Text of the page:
Injection site soreness differs with every patient and medication. Though in reality the actual injection of syringe and pain associated with it is minimal, there are times when the pain persists well after returning home and sometimes it worsens with swelling. TUNDE OGUNTOLA writes on how to manage injection pain.
Prior to beginning your injectable medication cycle, you should notify your doctor of any latex or adhesive sensitivities or allergies so that he can consider alternative medicines and treatments. Another issue to be aware of is how the use of anticoagulants (blood thinners) or the regular use of aspirin can impact the injection site’s ability to clot. Ask your physician what is right for you. You should be aware that these medications may cause increased bleeding and bruising around the injection site.
For some of us the most dreadful thought of visiting a clinic is getting injected with a syringe. Just the thought of it creeps many. There might be a reason associated with the fear. One such fear may be because of post injection butt pains.
Pain is caused when the injected oil or solvents are absorbed by the body and crystals are left behind or when you get injected quickly resulting in tearing of tissues. Pain in the first 24 hours is usually caused by heavy solvents, pain in the next few hours is usually cause by crystallization. Whatever the reason, one such bad experience would put you off for a long time. Let us take a look at few ways to reduce or avoid post injection pain.
Help keep your skin healthy! Injection should not be given twice on same spot in the hand or buttocks as medical experts’ advice that injection spot should be interchanged. Rotate injection sites, moving between different areas of the arms, legs, abdomen, and buttocks. Do not inject in the same place twice in a row, and be sure to wait at least seven days before using a particular spot again.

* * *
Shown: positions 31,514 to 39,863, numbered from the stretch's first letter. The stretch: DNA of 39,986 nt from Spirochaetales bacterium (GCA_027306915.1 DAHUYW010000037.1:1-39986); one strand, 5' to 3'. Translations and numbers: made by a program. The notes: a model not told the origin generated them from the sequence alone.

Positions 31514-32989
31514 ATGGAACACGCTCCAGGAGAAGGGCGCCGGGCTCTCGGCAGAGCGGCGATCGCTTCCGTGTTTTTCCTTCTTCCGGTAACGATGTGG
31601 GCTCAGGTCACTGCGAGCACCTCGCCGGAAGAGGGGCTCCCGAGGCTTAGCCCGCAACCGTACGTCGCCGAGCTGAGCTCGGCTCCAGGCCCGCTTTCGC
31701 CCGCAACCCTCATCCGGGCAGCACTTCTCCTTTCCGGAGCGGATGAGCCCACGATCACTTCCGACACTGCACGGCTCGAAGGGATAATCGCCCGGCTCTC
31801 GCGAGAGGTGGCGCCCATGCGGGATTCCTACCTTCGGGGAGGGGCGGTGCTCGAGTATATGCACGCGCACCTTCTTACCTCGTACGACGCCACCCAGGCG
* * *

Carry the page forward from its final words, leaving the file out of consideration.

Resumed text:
The worst thing you can do is ice it. Cold will help the crystals fall out of solution/suspension. It is okay to take some ibuprofen to decrease the swelling, and help with pain.
The most important point any doctor would tell you is to rub the injected part of your butt for a while after the injection. This process helps your body absorb the injected fluid and also avoid swelling. You are usually given a small cotton ball with alcohol based antiseptic which also helps in avoiding infections.
During the process of injection we tend to get tensed with the thought of a syringe. This tensing of muscle around the injected part of your butt results in more damage and pain thereafter. Its important you relax your muscle and distract your mind with some thoughts to ease the needle through without damage.
A while after the process of injection, make sure you relax and stretch the thigh and butt muscle by light walk or forward stretching to help the muscle and tissue around the injection point to get more blood flow and recoup faster. Do not sit around on the injected butt for too long after the injection.
Being in a hot tub, or jacuzzi, or warm bubble bath will help melt the crystals down. Using a heating pad can help also. This will relax the muscle and also circulate more blood to the part helping you relieve pain sooner. This helps reduces your pain and also heal the small wound thus caused by the injection.
Hot needle or vial
It also helps if the there is an option to warm the vial before injection. If the injecting liquid can be warmed, dip the vial in hot water, which will lower the oils viscosity making it easier it pull into the syringe and injection. Similarly dipping the needle in hot water helps in reducing the pain.
Observe and report
Any normal injection pain to buttock lasts for less than a day. Unless the doctor insists the pain to persist for more than a day, you should immediately observe the injected area for rashes, infection or swelling. There might be an allergic reaction to the injection. In which case, it is advisable to contact the clinic or the doctor for treatment.
Injection site soreness differs with every patient and medication. Though in reality the actual injection of syringe and pain associated with it is minimal, there are times when the pain persists well after returning home and sometimes it worsens with swelling. TUNDE OGUNTOLA writes on how to manage injection pain. Prior to beginning your injectable […]Read Full Story